1) Coal draws from the bottom, so I close ALL my dampers except the thermostatically actuated damper. I have that set so it will close at around 185 degrees.
2) I cut and drilled a 3/8 plate for the front of the shaker grates. This plate is (working from memories of long ago here) about 6 inches long, three inches wide. it I drilled copiously with 3/8 holes. The plate sets inside the firebox, right behind the door grate just inside the bottom door. Its purpose is to keep the coal from falling into the ash bin when you rake the coal forward or dump fresh coal into the firebox.
3) I start a wood fire and let it get going. I then start adding coal. First I add enough to cover the wood while still maintaining a fire. Let that go for 45 minutes or so and then add more, eventually filling the fire box.

Now you have fire. The box should be full of coal up to the door, the pile will be pitched toward the back of the firebox. DON'T fill is so that you block the draft out the back of the firebox.

After you fill it, check it again, the wood will burn down and the firebox will need to be refilled again in a couple hours.

OK, now its time to maintain it. This is my system and it works, if you have a better one please share.
The following is what I do when the days are moderate (above freezing)
I leave hot ashes in the ash pit until they are cool. So the first time you shake down the grates the ash pit will be empty. I'll take this from the second time so as to go thru the entire ritual.
1) Clean out the ash pit. I shovel the cool ashes out of the pit and bring them outside. I'm careful not to stir up any more dust than I have to because it gets everywhere. I bring the ashes outside and sift them through a 1/2" hardware cloth screen that I made into a lined garbage can. I then go through the stuff that doesn't sift through and get rid of as much of the "non burnable material" as I can. This is the stuff that is burned through but didn't break down enough to go through the screen. I find that cleaning this stuff out helps the fire to keep going, otherwise you're using heat to heat up this non-burnable crap instead of generating heat with the coal that should replace it.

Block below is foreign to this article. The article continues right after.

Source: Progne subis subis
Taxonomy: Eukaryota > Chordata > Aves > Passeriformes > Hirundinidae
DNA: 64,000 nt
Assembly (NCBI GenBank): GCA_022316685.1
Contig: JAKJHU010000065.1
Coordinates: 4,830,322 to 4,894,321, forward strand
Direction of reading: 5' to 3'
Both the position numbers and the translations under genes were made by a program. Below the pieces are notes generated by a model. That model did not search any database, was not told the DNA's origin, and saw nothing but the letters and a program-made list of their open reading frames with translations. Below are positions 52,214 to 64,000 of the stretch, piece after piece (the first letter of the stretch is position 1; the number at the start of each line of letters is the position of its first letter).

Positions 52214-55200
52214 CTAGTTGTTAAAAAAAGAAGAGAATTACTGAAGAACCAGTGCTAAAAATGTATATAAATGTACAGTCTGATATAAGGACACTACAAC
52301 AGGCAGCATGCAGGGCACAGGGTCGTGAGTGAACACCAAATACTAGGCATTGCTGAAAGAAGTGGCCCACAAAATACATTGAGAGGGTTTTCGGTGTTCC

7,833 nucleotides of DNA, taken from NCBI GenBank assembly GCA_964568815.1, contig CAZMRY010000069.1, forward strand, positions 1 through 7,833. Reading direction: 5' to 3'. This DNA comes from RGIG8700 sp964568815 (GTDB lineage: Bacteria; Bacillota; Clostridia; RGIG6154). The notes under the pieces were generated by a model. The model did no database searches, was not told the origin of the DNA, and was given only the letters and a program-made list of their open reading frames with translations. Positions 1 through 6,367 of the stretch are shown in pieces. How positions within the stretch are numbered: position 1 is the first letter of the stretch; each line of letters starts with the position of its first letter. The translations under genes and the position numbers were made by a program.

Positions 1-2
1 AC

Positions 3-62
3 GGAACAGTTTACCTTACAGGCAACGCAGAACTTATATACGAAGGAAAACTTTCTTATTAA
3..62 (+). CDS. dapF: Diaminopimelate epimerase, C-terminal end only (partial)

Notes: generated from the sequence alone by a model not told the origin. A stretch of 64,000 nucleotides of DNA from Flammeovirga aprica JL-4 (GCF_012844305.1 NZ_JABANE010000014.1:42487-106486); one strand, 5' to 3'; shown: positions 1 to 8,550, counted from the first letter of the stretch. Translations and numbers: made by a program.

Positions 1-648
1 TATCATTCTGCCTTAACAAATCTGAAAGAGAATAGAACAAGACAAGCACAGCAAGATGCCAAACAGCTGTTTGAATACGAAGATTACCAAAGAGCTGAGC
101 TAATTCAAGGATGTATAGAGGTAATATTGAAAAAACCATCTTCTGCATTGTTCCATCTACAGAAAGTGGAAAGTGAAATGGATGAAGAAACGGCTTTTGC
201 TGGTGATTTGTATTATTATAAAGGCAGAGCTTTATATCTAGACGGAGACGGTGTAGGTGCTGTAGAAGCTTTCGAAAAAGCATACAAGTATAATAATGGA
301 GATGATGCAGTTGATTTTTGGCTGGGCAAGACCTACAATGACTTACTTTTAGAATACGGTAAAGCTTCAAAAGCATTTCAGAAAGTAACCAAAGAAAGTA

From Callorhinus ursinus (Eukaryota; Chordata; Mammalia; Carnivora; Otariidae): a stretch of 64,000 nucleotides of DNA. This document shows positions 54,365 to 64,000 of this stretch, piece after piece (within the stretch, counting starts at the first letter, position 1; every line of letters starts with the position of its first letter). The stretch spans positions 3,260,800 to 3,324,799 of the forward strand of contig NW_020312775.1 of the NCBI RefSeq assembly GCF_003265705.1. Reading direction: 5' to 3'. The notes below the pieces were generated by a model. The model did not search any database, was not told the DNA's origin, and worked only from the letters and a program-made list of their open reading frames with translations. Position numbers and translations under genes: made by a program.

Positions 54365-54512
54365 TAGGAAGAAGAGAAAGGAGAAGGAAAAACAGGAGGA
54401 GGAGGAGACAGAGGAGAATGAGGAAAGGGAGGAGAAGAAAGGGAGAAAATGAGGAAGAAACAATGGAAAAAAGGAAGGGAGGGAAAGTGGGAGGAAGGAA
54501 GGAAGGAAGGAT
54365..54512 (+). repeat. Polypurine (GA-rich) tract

2) Dump the salvageable stuff into a bucket and bring it back into the house. I usually have to make two or three trips from the furnace to the garbage pail before I'm done.
3) Shake down the furnace. I give it about 10 good shakes. More than that and you start losing a log of coal thru the grates.
4) This is important, I would have fires mysteriously go out after a week or three until I started doing this.
Open the bottom door of the furnace
Stick the poker rod (metal 3/8 or so bar) through the door grates along the top of the shaker grates (beneath the coal bed) and lift up. Do this in every hole in every grate. Basically you're sticking a stick into the coal pile and stirring it up. Shaking alone is not enough to get all the ashes out of the firebox, eventually the ashes accumulate/get hung up on the sides of the firebox and your fire goes out.
5) Close the bottom door and open the top.
Take your rake and rake the coal as far towards the front as you can get it. Clear the airway at the back of the fire box, bring all the coal to the front of the box.
6) Using your grate, make a pocket at the front of the coal pile. You're going to burn from the front back, so you want hot coal in front, but only enough to get the new coal going.
7) Fill the firebox with your salvaged coal from sifting and fresh coal. Fill to the opening at the top door.
And let it go.

In moderate weather (days above freezing) I let this go for the night, then simply add enough coal in the morning to top off the firebox (to the bottom of the door). If its real cold I go through the entire procedure twice a day, emptying and sifting morning and night. If its real real cold (high in the low teens) I also leave a pail of coal (probably 8 lbs or so) for my wife to dump on the fire around noon; I have had it go out.

I burn 3-4 pallets of Balshack a year, depending on the winter. I have a 2000 sq ft house, and a heated garage. The garage is maintained at roughly 45 degrees unless I'm going to be working in it, when I bring it up to 60.

The trick is to keep the firebox full and keep the ashes off the coal. I had nothing but problems until I started stirring up the coal after shaking it down.

I hope this helps somebody.
I am in a similar situation as you.
I have a few questions that I hope you can answer.
#1 does your stirring technique cause you to get clinkers. It seems like it does for me and they build up over a week or so. I have forced draft so my fire might be burning too hot. I’m going to try to run a cooler fire so I can poke the ash pile some and not get a big melted klinker,
#2 what is the shape of your firebox? Mine is a real deep V shape and the ash does indeed build up on the sides. My shakers can’t seem to get it all to come down so I will have to try the stirring method as well.
#3 what size coal are you finding works best?
Thanks in advance.